Ian Hardenburgh looks at Apache Hadoop's software framework as the best possibility for harnessing the amorphous data collected by social media marketing efforts.
More so than ever enterprises need to hastily monitor the effectiveness of their social media marketing campaigns through new analytical methods like clickstream and opinion mining, with trailblazing speed. However, the problem is that in more cases than not, the kind of data associated with these endeavors is largely unstructured, or at least, not oriented in a manner in which information can be readily imported into a relational database. Furthermore, even if software providers or ISVs could make some type of connectivity layer available, who's to say that the data involved can be easily transformed in a way that follows those SQL constructs that virtually every major database deployment (e.g., MySQL, SQL Server, Sybase) uses?
The Apache Hadoop software framework for distributed computing aims to take up this challenge, and has proved that it could become a faster, scalable and more affordable solution for processing extremely large sets of amorphous information. On the contrary though, one has to wonder if it will be able to keep up with certain advancements, like pre-existing business intelligence tools that are already widely immersed in the cloud. Moreover, one also has to wonder if Hadoop cloud services will ever become interoperable with other online services/applications, like Salesforce's Chatter, or even Twitter, not to mention prove to become a viable cloud-based database/PaaS service.
Hadoop's main appeal comes out of the previously alluded idea of faster writes with very big sets of loosely defined data (as with text coming from website feed or online forum). It basically does this by breaking those larger sets of data into smaller ones, via use of a specialized fault-tolerant file system (Hadoop Distributed File System). In other words, Hadoop might be known as that which takes a NoSQL approach to batch processing, in order to store data as fast as possible, by worrying about presenting some kind of cohesive schema later, through what is known as dataflow programming. Additionally, Hadoop does this in an extremely cost effective manner, when positioned against your more traditional RDMS solution storing terabytes of data.
Another one of Hadoop's greatest appeals might be noted as its offered flexibility with programming. Even though Hadoop uses a Java framework, one could use a multitude of high-level programming languages (similar to SQL), in order to query data stores. Some of the more prevalent languages utilized today include MapReduce, Pig and Hive. These languages can be used to emulate the look and feel of a column-oriented database, as well as provide the needed functionality of a full-scale data warehouse for ad hoc querying. Certain languages, like Pig, can also be used to control parallel write processes for even faster batch processing.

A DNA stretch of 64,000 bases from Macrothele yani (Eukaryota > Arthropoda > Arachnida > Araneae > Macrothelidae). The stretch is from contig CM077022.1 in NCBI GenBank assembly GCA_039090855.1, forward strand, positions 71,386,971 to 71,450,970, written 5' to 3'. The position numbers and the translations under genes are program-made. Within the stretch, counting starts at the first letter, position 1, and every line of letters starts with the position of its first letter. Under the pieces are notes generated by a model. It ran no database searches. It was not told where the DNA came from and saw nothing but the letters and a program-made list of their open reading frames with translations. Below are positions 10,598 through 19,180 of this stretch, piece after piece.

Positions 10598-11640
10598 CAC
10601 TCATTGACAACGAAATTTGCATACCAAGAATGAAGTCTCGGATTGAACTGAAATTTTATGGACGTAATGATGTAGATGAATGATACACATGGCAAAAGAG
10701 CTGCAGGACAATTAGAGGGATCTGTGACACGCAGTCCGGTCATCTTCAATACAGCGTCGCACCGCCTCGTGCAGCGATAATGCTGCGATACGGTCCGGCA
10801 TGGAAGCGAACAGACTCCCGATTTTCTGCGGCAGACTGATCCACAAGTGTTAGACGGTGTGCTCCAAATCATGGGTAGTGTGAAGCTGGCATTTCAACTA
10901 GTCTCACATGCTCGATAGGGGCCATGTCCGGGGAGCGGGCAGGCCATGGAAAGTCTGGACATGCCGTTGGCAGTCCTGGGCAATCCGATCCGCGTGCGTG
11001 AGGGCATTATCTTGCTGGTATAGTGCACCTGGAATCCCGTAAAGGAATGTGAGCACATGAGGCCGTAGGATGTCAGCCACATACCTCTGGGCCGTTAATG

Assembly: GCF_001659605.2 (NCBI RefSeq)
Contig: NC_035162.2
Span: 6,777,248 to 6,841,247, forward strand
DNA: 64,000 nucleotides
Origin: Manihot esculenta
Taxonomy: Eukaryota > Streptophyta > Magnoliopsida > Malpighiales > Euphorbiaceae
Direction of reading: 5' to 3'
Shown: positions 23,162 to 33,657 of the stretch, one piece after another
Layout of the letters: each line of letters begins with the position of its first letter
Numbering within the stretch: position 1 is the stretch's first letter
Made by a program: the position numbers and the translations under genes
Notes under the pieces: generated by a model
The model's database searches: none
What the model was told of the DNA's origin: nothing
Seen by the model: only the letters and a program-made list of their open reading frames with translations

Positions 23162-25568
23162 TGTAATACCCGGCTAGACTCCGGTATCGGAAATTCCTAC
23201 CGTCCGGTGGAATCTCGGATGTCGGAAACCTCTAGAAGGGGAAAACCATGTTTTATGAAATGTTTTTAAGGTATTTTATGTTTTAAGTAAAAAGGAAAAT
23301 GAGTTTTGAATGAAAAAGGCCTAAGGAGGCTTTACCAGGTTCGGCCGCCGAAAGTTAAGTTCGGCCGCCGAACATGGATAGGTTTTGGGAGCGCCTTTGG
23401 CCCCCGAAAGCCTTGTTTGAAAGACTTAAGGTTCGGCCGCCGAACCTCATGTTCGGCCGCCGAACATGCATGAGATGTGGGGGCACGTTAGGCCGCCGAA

So with all this in mind, what are the implications for Hadoop and the cloud? With enterprise-level social media marketing on the rise, one would think the two were made for each other. However, Hadoop's history with the enterprise cloud isn't a long one. Amazon EC2 adopted Hadoop back in 2009 with its Elastic MapReduce, and Google released the first component of its Google App Engine MapReduce toolkit, later in 2010, but complex installation and maintenance scenarios have hampered significant employment. Nevertheless, scarce use thus far might be coming to an end, as IBM has just released its Infosphere BigInsights application, and Microsoft has several Hadoop projects ready to come out of oven. Microsoft even promises their release on Azure as soon as Christmas, and some signs are pointing to having its Hadoop store integrate with their business intelligence software, such as SQL Server Analysis Services and PowerPivot.
Hopefully these initiatives, and the idea that Silicon Valley is starting to realize Hadoop's potential as an instrument of social media (Facebook is running the world's largest Hadoop cluster), will not only foster continued development with managed deployments (e.g., Cloudera, MapR, Hortonworks) and the cloud services positioning them, but will also start to outrightly connect with SaaS/PaaS services and online social media applications, such as with the aforementioned Chatter and Twitter, as this is where Hadoop is most needed.